The relationship between the Archives of Ontario and the Amherstburg Freedom Museum goes both ways, she pointed out, as an artifact from the local museum is part of an exhibit with the Archives of Ontario. Much of the materials and artifacts gathered over the years by Alvin McCurdy is featured by the Archives of Ontario.

Work on the current exhibit started under former curator/administrator Terran Fader, Whelan explained, but Whelan added she wanted to ensure the “Family Ties” exhibit was at the Amherstburg Freedom Museum for Black History Month. In fact, it not only runs throughout February but all of March as well.

The Amherstburg Freedom Museum, located at 277 King Street in Amherstburg, is offering $1 off admission per person to celebrate Black History Month. Admission is normally $7.50 per adult, $6.50 per student or senior with children five and under admitted free of charge.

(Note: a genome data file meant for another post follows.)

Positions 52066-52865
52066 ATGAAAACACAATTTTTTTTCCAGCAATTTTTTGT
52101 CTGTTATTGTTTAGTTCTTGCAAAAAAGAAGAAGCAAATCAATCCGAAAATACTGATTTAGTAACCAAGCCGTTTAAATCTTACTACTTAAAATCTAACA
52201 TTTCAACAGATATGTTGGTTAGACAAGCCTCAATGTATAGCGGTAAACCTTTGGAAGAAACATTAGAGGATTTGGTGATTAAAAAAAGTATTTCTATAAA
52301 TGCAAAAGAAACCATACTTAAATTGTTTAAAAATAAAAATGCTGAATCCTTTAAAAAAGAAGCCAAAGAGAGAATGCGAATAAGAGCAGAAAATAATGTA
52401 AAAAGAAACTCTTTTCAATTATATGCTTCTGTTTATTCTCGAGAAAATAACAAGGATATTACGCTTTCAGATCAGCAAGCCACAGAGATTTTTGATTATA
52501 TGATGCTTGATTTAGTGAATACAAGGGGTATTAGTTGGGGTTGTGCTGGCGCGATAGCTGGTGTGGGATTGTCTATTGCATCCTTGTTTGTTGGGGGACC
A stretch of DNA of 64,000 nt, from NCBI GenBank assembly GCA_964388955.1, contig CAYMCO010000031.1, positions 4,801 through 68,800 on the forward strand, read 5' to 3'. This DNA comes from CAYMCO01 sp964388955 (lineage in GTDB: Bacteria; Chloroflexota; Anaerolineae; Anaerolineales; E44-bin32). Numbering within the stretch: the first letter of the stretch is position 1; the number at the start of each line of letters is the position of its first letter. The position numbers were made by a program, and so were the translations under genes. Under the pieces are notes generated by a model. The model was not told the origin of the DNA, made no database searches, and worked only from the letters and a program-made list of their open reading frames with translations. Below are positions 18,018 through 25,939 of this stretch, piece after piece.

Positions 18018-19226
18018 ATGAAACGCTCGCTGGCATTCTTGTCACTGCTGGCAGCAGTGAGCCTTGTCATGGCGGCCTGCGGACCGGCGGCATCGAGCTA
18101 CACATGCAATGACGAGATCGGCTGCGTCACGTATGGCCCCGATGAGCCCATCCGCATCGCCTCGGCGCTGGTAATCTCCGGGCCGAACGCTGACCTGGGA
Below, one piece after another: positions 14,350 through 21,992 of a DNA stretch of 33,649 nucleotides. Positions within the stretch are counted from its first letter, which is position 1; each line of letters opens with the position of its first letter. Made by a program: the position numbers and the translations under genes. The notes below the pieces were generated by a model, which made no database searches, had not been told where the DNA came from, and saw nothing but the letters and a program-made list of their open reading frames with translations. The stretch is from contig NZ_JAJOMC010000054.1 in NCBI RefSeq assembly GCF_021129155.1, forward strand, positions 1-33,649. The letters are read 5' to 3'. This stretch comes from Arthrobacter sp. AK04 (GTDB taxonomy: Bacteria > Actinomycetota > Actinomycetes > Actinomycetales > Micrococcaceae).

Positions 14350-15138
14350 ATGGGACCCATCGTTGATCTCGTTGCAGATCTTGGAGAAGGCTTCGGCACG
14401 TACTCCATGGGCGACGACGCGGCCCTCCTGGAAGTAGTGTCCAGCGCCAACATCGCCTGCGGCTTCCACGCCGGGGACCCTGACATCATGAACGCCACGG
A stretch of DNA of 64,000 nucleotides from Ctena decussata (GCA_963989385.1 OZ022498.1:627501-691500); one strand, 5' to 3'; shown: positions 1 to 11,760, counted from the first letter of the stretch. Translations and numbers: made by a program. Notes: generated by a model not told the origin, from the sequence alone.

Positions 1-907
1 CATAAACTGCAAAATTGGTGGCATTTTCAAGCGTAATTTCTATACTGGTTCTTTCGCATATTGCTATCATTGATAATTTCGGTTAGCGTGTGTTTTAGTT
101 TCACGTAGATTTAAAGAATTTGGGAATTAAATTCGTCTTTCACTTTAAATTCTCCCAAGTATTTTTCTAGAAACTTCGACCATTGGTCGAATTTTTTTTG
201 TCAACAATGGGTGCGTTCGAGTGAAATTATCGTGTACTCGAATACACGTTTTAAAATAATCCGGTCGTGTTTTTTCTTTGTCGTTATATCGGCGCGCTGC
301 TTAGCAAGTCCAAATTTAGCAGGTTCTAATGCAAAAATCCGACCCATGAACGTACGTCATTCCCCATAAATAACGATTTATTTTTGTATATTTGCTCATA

In order to claim the discount, people need to know when the Nazrey African Methodist Episcopal Church National Historic Site of Canada was built and by whom, when tickets are purchased. This discount is only available in February and only if the correct response (in 1848 people fleeing American slavery built this church by hand to serve Amherstburg’s growing Black community) is given. The offer does not apply to tour groups, said Whelan.

Hours of operation are Tuesday-Friday 12-5 p.m., Saturday and Sunday 1-5 p.m., and closed Mondays.

The link for the Black History Month events happening in Windsor-Essex is www.amherstburgfreedommuseum.org/black-history-month-2017.html.